The use of a shape memory material in the helical guide section 202 allows the helical guide section 202 to be deformed in the elastic and super elastic range of the material and return to the original shape of the helical guide section 202. The inherent unloading of force, or relaxing of the helical guide section 202 when it is compressed, produces the outward radial force (Wr). The thicker the core wire 101 of the guidewire 200, the stronger the outward radial force (Wr), or the greater the resistance to deformation the helical guide section 202 possesses. The combination of elements and properties provide the guide section 202 of the guidewire 200 with an outward radial force (Wr) sufficient to deflect a catheter distal tip 402 into the lumen wall 302 as the catheter 400 is being advanced over the guide section 202. This relationship holds true as the helical diameter 322 of the guide section 202 compresses from its free state to conform to the lumen diameter.

When a catheter 400 is tracking over the guide section 202 while the guide section 202 is pushing against the lumen wall 302, the outward radial force the catheter exerts (Peff) against the lumen wall 302 is determined from the value of the force the guide section exerts (Wr) plus a term for the energy release of the guide section and the torsional energy of the guide section less the catheter beam stiffness. The relationship can be expressed as:

Peff=(((EgIg)Faδa)/(2StotRkRoR2))˝

(Leff)+EgIg[((1/Ro)−(1/Ro)−

(1/R))((1/RoR2))]˝+((96Fa 2R2N)/(d4G))−((3(EcIcc)/(Lc 3)).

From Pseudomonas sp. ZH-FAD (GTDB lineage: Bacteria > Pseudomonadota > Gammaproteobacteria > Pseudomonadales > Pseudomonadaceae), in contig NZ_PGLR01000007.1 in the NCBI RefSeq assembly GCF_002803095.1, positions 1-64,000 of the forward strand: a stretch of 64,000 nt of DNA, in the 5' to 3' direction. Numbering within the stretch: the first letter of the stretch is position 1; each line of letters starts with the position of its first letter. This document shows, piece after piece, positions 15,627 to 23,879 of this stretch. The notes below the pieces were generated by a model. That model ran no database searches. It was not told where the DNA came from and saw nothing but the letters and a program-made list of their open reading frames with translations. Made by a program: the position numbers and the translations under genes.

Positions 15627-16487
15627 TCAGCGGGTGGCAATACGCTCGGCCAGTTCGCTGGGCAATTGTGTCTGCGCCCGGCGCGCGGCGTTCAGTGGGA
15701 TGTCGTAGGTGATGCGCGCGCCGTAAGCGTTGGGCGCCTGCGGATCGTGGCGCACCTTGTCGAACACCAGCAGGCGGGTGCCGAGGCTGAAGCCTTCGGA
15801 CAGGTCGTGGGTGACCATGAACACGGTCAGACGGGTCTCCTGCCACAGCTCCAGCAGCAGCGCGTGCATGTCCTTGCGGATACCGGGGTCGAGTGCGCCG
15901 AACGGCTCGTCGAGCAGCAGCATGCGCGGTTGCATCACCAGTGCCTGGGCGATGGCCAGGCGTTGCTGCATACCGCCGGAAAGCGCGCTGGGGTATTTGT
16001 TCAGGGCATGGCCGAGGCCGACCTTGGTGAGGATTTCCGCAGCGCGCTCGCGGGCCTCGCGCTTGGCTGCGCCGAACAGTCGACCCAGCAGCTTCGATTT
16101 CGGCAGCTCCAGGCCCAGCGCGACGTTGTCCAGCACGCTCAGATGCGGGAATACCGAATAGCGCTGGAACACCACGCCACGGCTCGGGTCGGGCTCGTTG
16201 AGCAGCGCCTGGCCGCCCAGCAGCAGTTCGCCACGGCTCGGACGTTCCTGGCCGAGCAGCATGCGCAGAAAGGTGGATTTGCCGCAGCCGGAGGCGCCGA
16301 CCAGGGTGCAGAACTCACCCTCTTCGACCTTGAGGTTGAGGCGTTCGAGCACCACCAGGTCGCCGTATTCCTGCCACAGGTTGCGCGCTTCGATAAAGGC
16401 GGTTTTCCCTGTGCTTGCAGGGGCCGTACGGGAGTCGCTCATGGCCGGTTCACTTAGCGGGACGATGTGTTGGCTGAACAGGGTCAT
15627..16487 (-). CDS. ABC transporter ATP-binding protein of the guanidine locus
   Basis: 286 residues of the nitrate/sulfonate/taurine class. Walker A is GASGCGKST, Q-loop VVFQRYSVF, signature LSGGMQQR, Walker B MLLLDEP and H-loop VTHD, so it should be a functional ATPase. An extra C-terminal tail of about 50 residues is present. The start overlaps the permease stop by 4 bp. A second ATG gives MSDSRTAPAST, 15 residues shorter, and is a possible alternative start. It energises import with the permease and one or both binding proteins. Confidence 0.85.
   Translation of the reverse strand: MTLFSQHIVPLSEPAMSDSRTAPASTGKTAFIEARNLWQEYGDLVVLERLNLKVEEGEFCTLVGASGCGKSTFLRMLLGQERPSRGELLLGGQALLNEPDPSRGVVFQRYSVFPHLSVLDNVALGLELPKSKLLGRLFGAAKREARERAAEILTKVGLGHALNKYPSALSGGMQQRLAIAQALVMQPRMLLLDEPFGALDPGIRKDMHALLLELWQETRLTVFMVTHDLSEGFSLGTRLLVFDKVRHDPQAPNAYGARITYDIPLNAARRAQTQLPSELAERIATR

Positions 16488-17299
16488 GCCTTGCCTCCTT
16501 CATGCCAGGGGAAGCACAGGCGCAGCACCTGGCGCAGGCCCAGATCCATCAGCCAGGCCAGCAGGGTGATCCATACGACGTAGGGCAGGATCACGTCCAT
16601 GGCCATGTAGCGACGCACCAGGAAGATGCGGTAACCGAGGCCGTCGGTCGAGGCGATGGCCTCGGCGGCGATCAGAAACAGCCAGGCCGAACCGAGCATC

Wherein the variables are defined above.

5. Apparatus and Methods for Manufacturing Wire with a Helical Guide Section

FIGS. 5 and 5I illustrate a typical core wire 101 that has been ground down for use in the present invention. The core wire 101 has a tapered region 120 that begins at the most proximal grind down 116, or at the point the core wire begins to taper if the grind down is a gradual and constant type 110. In a step down grind configuration (FIG. 5I) of the core wire 101, the barrels 118 between step down grinds 116, 116′ and 116″ have a constant diameter. In the preferred embodiment, three step down regions are used. However the present invention may be made with a single grind down that is either gradual along the entire length of the grind down region, or of variable decreasing diameter along the length of the grind down region. It should be appreciated that the strength of the guide section of the wire will be decreased as the diameter of the core wire 101 is reduced. Thus it is preferred to maintain the core wire diameter along the length of the core wire to be consistent. The most distal barrel is the distal tip 108. The intermediate barrel 100 forms the guide section 202 after heat setting in the preferred embodiment. The proximal barrel is the proximal section 110. Proximal to the proximal grind 116 is unmodified core wire 101.

FIG. 5A illustrates a plan view of a mandrel 500 in its basic form. The mandrel 500 has a proximal end 502 and a distal end 504 for reference. A helical screw thread 505 is engraved into the mandrel 500. The screw thread 505 has a defined pitch 508 used to establish the distance between the coils of the core wire once the shape setting procedure is complete. The screw thread 505 has spaced apart roots 506 for receiving the core wire 101. It is important the mandrel 500 be made from a temperature stable material for the operation of making the shaped guidewire. The mandrel 500 may be made of brass, steel, ceramics or any other material which will retain its shape at temperatures up to 800 degrees Centigrade. The diameter of the mandrel between the bottom of the roots 506 is the minor diameter 528. The minor diameter 528 determines the minimum inner diameter of the core wire 101 after the shape setting is complete.